“The first thing parents can and should do is to talk to their child, and really listen. Ask the child why they don’t want to go to school, and ask them if there is anything else that is troubling them. Next, take steps to rule out any true problems at school that could be a factor, such as learning difficulties, being the victim of bullying, teasing or other abuse or intimidation, trouble getting along with their peers, difficulties with a certain teacher, anxiety about academic performance, etc. Parents can take steps to investigate and resolve these issues by requesting a parent-teacher conference or ongoing closer communication with teachers, talking with the principal and/or or school counselors, and, especially if the child is preschool or elementary age, visiting the school on several occasions to observe the child’s social interactions in the lunchroom, on the playground, and in other settings. Another thing parents can do is to become more involved in their child’s school experience. This could include volunteering at the school occasionally, getting the child involved in an after school activity at the school and helping with that activity, or simply helping the child enthusiastically with studying or with projects such as for a science fair. However, as I previously mentioned, the majority of time a school phobia will be more related to what is going on at home for the child instead of what is going on at school. This can be quite difficult for parents to figure out, as they are part of the family system and may not be able to “step back” and see certain family issues with great clarity.”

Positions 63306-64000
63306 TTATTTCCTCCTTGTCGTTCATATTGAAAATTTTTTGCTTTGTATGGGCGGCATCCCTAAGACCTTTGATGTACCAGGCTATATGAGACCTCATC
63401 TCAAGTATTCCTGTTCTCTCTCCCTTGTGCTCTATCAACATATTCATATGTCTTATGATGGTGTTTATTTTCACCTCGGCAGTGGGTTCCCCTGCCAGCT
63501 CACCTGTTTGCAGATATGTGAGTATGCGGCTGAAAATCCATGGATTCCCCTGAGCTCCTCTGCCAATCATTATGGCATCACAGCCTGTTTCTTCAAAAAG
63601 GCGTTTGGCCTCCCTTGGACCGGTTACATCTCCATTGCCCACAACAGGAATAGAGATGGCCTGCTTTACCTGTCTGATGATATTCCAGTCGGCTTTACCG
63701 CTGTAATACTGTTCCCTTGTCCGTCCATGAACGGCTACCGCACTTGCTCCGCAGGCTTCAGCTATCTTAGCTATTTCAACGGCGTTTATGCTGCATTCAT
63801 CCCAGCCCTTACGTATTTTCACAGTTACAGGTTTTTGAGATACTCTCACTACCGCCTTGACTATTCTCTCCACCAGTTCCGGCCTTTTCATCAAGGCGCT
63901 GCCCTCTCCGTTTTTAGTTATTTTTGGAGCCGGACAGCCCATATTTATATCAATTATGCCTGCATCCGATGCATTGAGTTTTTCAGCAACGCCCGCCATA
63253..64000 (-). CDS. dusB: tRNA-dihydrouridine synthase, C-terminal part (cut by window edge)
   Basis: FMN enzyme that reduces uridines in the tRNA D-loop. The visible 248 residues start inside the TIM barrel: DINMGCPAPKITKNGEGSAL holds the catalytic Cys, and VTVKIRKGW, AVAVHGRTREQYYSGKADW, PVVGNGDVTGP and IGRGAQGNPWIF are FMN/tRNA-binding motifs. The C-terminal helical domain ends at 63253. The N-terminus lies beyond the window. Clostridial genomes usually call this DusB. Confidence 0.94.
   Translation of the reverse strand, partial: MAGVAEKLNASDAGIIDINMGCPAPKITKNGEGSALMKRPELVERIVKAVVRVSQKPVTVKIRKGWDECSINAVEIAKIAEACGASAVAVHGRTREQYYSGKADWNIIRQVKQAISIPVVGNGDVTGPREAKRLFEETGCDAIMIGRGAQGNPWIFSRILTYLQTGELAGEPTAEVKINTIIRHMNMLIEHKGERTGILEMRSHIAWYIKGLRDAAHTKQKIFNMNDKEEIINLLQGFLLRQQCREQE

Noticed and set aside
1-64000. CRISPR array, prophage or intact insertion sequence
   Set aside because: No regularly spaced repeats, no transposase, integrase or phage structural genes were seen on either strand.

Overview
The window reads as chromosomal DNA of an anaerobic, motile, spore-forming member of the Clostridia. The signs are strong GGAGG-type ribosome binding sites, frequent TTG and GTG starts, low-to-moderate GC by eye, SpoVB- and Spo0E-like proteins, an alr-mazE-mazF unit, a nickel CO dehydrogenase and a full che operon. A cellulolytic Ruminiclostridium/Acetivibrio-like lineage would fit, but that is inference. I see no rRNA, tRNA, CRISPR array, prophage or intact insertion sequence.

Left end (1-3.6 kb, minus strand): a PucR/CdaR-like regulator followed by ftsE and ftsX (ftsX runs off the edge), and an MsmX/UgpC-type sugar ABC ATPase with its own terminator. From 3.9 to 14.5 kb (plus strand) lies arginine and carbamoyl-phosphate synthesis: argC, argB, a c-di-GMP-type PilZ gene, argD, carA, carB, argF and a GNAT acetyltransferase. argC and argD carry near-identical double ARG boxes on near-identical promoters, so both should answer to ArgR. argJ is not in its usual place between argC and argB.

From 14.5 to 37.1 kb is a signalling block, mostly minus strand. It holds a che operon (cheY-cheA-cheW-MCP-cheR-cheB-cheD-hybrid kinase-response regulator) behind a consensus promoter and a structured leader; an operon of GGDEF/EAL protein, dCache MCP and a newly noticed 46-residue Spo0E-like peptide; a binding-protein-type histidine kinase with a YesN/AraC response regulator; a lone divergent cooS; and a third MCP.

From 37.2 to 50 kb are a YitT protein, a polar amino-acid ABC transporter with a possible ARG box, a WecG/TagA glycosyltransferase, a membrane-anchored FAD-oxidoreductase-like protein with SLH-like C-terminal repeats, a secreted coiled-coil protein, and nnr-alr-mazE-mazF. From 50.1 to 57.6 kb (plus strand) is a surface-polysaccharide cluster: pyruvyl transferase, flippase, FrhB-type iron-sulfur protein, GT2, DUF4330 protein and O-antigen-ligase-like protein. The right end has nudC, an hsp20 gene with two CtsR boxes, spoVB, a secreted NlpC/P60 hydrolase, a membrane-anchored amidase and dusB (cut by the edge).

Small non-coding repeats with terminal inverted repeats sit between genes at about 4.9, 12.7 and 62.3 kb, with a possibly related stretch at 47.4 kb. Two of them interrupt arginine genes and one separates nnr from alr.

What type of professional help is available for a child who has school phobia?
“A mental health professional can be of great assistance in figuring out what is truly causing a child’s anxiety and how the parents or family can work to improve the situation. A psychologist, licensed personal counselor, or licensed clinical social worker can meet with the parents and the child to address these issues. When I work with school phobia cases, I usually meet with the parents first to get a thorough family history and a history of the child’s development, and to explore what family issues might be causing the child’s resistance to going to school. Next, I meet with the child, usually for two to four sessions, to assess the situation from their point of view, and then I meet with the parents again to formulate strategies to help improve the situation. After that, families may need a few more follow-up sessions, or children with a great deal of anxiety may require more therapy sessions to help them find ways to cope with and alleviate their anxiety. I also often work with parents and school personnel to develop strategies to improve the child’s experience at school and thereby make going to school more appealing and comfortable. I have found that with active, committed involvement from parents, school phobias can be successfully resolved in a matter of a few months, sometimes sooner.”
Thank you Dr. Tupa for doing the interview on how a parent can help their child overcome school phobia. For more information on Dr. Tupa or her work you can check out her website on www.drtupa.com.